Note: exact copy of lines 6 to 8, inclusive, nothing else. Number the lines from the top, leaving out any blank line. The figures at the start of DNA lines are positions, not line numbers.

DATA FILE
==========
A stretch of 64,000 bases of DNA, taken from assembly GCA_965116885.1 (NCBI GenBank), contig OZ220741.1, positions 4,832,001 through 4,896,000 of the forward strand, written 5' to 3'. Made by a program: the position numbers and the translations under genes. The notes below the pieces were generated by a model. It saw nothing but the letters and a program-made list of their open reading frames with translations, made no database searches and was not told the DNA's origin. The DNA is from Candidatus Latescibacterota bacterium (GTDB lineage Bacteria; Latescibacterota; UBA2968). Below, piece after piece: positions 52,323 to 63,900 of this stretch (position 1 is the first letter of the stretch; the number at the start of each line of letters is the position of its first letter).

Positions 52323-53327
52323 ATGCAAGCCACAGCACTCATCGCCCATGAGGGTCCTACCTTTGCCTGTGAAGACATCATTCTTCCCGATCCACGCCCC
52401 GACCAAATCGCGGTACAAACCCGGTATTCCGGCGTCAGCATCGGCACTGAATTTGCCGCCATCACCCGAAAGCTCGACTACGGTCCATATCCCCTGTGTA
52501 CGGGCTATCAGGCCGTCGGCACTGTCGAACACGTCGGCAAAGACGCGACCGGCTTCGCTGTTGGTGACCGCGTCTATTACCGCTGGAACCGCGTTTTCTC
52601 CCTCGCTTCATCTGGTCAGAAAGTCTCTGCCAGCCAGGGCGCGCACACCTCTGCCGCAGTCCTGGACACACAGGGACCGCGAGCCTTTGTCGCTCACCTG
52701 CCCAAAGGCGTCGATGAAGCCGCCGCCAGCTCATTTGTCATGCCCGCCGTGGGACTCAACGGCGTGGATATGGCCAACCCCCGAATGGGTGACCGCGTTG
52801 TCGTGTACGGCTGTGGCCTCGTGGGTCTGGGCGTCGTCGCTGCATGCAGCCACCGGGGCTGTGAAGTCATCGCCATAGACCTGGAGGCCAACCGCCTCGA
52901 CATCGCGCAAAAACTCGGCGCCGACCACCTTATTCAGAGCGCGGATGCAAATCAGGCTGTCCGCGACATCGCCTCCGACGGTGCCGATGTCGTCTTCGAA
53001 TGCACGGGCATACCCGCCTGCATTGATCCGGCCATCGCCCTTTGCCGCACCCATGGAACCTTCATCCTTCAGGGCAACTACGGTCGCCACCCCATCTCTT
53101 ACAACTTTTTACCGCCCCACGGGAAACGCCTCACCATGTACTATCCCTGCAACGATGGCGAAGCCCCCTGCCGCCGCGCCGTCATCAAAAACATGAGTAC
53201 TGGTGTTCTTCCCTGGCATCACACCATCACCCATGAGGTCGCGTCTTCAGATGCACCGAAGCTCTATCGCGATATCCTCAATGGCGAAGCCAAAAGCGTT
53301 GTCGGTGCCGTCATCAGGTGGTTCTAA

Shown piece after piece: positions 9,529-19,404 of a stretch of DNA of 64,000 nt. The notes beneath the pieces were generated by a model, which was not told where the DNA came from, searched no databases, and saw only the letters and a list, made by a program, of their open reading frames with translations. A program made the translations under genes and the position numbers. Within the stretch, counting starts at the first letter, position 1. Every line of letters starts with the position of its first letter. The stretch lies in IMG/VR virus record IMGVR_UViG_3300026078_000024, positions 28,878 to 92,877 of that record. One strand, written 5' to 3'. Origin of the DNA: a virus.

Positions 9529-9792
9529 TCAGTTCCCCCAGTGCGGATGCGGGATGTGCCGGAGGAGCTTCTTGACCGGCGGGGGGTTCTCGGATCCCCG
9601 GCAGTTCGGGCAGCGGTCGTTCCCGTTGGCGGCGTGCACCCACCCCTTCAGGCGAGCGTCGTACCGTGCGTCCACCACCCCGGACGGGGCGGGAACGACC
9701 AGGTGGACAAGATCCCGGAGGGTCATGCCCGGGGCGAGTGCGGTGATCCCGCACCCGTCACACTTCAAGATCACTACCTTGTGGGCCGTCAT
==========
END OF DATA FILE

52601 CCTCGCTTCATCTGGTCAGAAAGTCTCTGCCAGCCAGGGCGCGCACACCTCTGCCGCAGTCCTGGACACACAGGGACCGCGAGCCTTTGTCGCTCACCTG
52701 CCCAAAGGCGTCGATGAAGCCGCCGCCAGCTCATTTGTCATGCCCGCCGTGGGACTCAACGGCGTGGATATGGCCAACCCCCGAATGGGTGACCGCGTTG
52801 TCGTGTACGGCTGTGGCCTCGTGGGTCTGGGCGTCGTCGCTGCATGCAGCCACCGGGGCTGTGAAGTCATCGCCATAGACCTGGAGGCCAACCGCCTCGA